The last two months we have been discussing the question “What does it mean to be a Lutheran?” We’ve answered that question so far with the words “evangelical” and “catholic.” This month the word is “sacramental.”
Being “sacramental” means that Lutherans believe that God uses certain physical means whereby he offers and delivers forgiveness and favor in Christ. He attaches his word of promise to these means, such as the water in Holy Baptism and the bread and wine in the Sacrament of the Altar. Certainly, God requires faith in order for a person to receive the blessings and benefits from the Sacraments. But even faith is something that God gives to people who are dead in their trespasses and sins (Eph. 2:1) through the preaching of the Gospel. And God’s Gospel gifts are given to us in the sacraments. Through water and the Word in Baptism (John 3:5), God gives and strengthens faith as he incorporates us into the Body of Christ, uniting us to our Lord’s death and resurrection (Acts 2:38-39; Rom. 6:3-4). Through bread and wine in Holy Communion, Jesus gives us his body and blood for the forgiveness of sins (Matt. 26:26-28). As we hear the Words of Institution in the Divine Service and eat and drink Christ’s body and blood, once again God gives and strengthens faith in our weak, sinful hearts.
Sometimes Holy Absolution is also referred to as a “sacrament” (see Q. 237 in “An Explanation of the Small Catechism”), although there is no physical element associated with it. But Absolution can be considered sacramental because God’s Word is given in Absolution to announce the forgiveness of sins and assure the penitent believer that they are at peace with God. That, too, is most definitely faith-strengthening.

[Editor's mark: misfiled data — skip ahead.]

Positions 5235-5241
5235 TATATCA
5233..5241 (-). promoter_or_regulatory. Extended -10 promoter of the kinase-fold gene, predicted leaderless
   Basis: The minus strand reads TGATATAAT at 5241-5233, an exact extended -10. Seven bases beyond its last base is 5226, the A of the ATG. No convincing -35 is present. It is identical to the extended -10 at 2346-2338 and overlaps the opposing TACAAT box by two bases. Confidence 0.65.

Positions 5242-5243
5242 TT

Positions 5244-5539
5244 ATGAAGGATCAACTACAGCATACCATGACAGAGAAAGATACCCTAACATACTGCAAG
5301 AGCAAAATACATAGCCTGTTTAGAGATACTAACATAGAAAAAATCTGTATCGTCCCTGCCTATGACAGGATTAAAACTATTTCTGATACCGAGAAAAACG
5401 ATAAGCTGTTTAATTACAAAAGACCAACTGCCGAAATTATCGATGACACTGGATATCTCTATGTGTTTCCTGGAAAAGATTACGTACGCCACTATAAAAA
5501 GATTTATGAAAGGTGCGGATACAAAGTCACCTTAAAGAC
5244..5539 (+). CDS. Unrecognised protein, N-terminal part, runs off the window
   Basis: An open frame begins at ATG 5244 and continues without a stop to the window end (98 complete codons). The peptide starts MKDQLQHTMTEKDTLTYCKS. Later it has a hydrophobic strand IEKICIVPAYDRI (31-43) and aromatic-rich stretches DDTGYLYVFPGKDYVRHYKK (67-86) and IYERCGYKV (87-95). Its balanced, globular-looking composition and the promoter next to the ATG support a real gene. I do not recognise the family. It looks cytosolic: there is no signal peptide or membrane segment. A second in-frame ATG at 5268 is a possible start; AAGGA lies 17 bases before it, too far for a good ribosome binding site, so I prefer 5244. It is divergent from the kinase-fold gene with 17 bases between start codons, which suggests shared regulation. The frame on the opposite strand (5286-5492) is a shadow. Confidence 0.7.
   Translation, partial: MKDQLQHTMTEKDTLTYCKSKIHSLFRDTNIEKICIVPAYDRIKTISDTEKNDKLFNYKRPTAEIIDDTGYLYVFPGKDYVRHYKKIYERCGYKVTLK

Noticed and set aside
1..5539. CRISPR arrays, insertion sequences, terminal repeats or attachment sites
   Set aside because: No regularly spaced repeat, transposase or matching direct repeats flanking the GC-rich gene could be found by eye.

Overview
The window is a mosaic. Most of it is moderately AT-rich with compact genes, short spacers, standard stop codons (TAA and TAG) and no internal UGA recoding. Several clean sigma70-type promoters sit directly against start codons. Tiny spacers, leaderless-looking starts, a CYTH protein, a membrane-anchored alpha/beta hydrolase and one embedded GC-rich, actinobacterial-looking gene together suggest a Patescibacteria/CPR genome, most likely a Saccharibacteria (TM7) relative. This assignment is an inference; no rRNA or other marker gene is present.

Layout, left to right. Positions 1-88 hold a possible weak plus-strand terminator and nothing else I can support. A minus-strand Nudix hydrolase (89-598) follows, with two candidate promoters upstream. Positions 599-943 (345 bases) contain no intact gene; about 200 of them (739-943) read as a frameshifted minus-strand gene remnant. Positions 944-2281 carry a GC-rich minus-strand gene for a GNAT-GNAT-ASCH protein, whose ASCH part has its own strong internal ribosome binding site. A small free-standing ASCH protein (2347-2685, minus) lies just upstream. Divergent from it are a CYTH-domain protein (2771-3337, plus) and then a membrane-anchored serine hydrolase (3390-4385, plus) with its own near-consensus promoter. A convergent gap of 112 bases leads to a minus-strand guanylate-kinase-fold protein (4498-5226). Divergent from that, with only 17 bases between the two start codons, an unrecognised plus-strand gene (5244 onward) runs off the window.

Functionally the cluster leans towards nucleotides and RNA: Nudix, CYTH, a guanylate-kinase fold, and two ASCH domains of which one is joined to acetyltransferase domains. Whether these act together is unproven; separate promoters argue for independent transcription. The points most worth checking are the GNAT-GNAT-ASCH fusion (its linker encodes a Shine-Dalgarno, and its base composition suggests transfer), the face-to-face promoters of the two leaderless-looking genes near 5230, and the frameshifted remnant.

Other Protestant Christians have a hard time with this. They have a little phrase which in Latin is finitum non capax infiniti. In English, it’s “the finite is incapable of containing the infinite.” But for God to use the “stuff” of this world to come to us in a personal way should not be too hard for us to believe. After all, what are we getting ready to celebrate at the end of this month? The moment when the Second Person of the Holy Trinity was born into this world. The infinite Son of God took on finite human flesh. He took on the “stuff” of this world in the womb of the Virgin Mary. The finite IS capable of containing the infinite. Why, then, should we doubt whether Christ’s body and blood are present in the Sacrament of the Altar?
The Incarnation of our Lord is, if I can put it this way, “sacramental.” Jesus is the “means” whereby our salvation was gained, as he lived a sinless life in our place and bore our sins at the cross. Now, he personally delivers that salvation to us in the “stuff” of this world ... the preached word of the Gospel, water, and bread and wine.
Lutherans are “sacramental.” We don’t have to go around wondering, “Where do I find God? Where can I go for forgiveness? How can I be sure that forgiveness is for me?” Instead, we know God is for us in Christ, and we can be sure and certain of his great love and forgiveness for us in those objective means of grace: Word and Sacrament.
In Christ’s service and yours,